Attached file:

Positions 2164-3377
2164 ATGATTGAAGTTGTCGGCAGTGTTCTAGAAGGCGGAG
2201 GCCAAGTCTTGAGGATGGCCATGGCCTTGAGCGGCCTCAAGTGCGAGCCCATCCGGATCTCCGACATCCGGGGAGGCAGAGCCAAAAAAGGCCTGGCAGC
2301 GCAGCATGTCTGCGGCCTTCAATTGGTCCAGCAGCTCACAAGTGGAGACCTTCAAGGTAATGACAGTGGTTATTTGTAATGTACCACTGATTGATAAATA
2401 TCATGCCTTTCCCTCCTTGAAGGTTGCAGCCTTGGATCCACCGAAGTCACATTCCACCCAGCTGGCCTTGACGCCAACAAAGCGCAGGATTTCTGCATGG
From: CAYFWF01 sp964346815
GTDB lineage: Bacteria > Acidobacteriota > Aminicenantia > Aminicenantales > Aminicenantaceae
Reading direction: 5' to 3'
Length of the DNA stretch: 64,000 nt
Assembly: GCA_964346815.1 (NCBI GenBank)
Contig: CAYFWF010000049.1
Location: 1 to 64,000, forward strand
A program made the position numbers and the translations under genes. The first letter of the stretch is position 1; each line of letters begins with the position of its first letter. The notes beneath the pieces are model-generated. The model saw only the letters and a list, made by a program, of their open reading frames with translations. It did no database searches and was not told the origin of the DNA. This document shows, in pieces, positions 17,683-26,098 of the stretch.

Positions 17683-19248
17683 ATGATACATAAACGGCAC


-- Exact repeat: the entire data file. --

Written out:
Positions 2164-3377
2164 ATGATTGAAGTTGTCGGCAGTGTTCTAGAAGGCGGAG
2201 GCCAAGTCTTGAGGATGGCCATGGCCTTGAGCGGCCTCAAGTGCGAGCCCATCCGGATCTCCGACATCCGGGGAGGCAGAGCCAAAAAAGGCCTGGCAGC
2301 GCAGCATGTCTGCGGCCTTCAATTGGTCCAGCAGCTCACAAGTGGAGACCTTCAAGGTAATGACAGTGGTTATTTGTAATGTACCACTGATTGATAAATA
2401 TCATGCCTTTCCCTCCTTGAAGGTTGCAGCCTTGGATCCACCGAAGTCACATTCCACCCAGCTGGCCTTGACGCCAACAAAGCGCAGGATTTCTGCATGG
From: CAYFWF01 sp964346815
GTDB lineage: Bacteria > Acidobacteriota > Aminicenantia > Aminicenantales > Aminicenantaceae
Reading direction: 5' to 3'
Length of the DNA stretch: 64,000 nt
Assembly: GCA_964346815.1 (NCBI GenBank)
Contig: CAYFWF010000049.1
Location: 1 to 64,000, forward strand
A program made the position numbers and the translations under genes. The first letter of the stretch is position 1; each line of letters begins with the position of its first letter. The notes beneath the pieces are model-generated. The model saw only the letters and a list, made by a program, of their open reading frames with translations. It did no database searches and was not told the origin of the DNA. This document shows, in pieces, positions 17,683-26,098 of the stretch.

Positions 17683-19248
17683 ATGATACATAAACGGCAC